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This monthly podcast looks back at the pop culture of Generation X, from an African-American perspective.

Feb 3, 2020

Topics: A Black Renaissance?, Mariah Carey, House Party, In Living Color / The Fresh Prince of Bel-Air (Bonus Artist: hidingtobefound)
1990 General Snapshots
1.    George Bush Sr. President
2.    January - United States invasion of Panama: General Manuel Noriega, the deposed "strongman of Panama", surrenders to American forces.
3.    January - Douglas Wilder becomes the first elected African American governor as he takes office in Richmond, Virginia.
4.    January - Mayor Marion Barry is arrested for drug possession in an FBI sting.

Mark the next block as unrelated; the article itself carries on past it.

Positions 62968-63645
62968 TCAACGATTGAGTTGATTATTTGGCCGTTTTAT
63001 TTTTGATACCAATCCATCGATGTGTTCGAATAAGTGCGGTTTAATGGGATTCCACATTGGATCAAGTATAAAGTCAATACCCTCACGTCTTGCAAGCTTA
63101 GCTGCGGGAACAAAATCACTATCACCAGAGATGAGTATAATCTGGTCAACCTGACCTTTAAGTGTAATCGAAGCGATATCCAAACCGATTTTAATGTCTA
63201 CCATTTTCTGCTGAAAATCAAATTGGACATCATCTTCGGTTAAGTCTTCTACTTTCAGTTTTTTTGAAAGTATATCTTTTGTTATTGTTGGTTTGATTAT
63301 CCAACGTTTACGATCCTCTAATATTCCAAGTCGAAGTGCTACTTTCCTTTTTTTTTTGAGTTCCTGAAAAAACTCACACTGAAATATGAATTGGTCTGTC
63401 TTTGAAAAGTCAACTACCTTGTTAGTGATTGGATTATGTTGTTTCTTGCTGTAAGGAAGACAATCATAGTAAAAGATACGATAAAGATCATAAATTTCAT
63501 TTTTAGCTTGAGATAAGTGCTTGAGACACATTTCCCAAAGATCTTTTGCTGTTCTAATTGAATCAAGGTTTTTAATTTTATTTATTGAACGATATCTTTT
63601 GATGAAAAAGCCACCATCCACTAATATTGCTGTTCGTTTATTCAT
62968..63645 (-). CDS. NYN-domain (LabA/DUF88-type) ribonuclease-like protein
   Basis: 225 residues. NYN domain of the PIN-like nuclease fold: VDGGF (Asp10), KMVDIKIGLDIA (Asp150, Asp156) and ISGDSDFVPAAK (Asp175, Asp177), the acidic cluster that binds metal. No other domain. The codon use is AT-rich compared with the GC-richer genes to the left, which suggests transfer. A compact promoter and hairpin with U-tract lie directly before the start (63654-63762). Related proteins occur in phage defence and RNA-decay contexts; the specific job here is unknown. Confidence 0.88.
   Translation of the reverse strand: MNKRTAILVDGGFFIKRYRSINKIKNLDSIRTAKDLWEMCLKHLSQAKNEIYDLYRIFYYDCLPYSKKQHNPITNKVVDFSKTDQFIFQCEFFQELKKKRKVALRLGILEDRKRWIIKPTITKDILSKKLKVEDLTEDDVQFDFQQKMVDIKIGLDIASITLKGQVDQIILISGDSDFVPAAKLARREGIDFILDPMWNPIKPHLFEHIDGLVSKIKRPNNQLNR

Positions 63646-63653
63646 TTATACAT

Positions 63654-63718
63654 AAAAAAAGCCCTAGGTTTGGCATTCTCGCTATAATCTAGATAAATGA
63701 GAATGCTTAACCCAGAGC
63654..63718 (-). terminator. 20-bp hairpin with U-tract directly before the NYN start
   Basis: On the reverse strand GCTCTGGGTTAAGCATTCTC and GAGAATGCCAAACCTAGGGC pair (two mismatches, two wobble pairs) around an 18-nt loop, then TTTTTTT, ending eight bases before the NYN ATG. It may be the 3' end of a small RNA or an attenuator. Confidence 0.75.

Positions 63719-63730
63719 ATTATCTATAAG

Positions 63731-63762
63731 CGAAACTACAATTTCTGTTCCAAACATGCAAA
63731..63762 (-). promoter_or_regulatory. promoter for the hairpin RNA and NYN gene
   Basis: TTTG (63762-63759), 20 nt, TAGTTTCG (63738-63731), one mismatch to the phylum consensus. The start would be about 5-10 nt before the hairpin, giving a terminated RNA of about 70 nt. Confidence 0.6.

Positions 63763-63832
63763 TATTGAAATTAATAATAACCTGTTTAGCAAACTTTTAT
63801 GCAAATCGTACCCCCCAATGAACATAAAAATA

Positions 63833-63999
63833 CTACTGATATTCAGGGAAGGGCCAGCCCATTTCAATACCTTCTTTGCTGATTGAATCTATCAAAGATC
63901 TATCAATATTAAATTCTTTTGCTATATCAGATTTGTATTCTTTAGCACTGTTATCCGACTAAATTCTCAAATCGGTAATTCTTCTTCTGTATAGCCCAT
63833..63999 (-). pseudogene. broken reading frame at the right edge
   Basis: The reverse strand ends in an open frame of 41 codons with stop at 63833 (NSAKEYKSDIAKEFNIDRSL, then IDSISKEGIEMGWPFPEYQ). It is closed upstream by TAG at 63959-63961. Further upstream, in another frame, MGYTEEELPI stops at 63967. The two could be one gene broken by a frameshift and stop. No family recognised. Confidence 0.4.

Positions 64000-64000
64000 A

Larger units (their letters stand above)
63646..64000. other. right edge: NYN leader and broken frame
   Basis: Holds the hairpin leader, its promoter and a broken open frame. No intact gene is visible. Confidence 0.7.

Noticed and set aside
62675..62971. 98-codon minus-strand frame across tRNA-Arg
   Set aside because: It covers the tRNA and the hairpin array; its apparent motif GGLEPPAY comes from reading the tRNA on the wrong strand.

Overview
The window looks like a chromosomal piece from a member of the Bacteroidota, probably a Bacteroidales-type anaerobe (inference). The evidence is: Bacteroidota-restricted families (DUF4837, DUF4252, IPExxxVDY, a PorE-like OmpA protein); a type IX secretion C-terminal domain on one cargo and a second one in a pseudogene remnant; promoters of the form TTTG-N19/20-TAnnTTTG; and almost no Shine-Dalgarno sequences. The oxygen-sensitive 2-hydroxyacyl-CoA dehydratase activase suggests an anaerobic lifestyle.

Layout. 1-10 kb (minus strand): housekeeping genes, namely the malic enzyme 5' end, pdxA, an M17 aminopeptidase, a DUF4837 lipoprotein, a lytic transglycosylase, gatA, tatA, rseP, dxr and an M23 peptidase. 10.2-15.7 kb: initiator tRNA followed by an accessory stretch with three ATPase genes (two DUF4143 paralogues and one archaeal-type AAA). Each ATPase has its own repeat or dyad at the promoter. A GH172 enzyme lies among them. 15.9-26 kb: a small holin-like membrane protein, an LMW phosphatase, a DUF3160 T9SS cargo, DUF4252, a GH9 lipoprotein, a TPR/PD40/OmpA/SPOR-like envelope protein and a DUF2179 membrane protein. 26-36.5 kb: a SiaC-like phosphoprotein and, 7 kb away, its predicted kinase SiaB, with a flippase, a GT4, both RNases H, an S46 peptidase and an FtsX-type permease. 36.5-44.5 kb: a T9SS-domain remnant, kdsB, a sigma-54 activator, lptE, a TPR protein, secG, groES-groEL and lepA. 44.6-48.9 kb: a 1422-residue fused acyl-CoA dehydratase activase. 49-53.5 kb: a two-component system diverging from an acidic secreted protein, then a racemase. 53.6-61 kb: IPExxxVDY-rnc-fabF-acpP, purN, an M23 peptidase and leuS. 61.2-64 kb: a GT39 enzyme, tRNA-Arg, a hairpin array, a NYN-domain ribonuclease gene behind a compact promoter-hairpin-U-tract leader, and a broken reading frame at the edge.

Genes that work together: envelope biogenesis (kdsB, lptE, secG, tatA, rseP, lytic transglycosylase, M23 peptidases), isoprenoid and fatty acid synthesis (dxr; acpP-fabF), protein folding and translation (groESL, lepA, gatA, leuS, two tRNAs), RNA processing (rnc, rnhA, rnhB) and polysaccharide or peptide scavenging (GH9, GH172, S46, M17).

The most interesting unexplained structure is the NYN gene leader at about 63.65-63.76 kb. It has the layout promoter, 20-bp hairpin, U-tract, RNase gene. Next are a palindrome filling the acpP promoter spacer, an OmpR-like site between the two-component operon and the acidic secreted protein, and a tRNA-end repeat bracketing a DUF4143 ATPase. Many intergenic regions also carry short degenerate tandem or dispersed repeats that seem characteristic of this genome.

5.    February - James "Buster" Douglas knocks out Mike Tyson to win the World Heavyweight Boxing crown.
6.    February - A smoking ban takes effect on all domestic U.S. flights of less than six hours.
7.    March - Greyhound bus drivers’ strike for higher pay.
8.    April - STS-31: The Hubble Space Telescope is launched aboard Space Shuttle Discovery.
9.    June - Nelson Mandela tours North America, visiting 3 Canadian cities and 8 U.S. cities.
10.    July - George H. W. Bush signs the Americans with Disabilities Act, designed to protect disabled Americans from discrimination.
11.    August - Gulf War: Iraq invades Kuwait, eventually leading to the Gulf War.
12.    September - Chris Rock makes Saturday Night Live debut.
13.    October - Evander Holyfield defeats James "Buster" Douglas to become the heavyweight boxing champion.
14.    November - Sharon Pratt Kelly is elected Mayor of the District of Columbia, becoming the first black woman to head a major U.S. city. She takes office January 2, 1991.
15.    Top 3 Pop Songs
16.    #1    "Hold On"    Wilson Phillips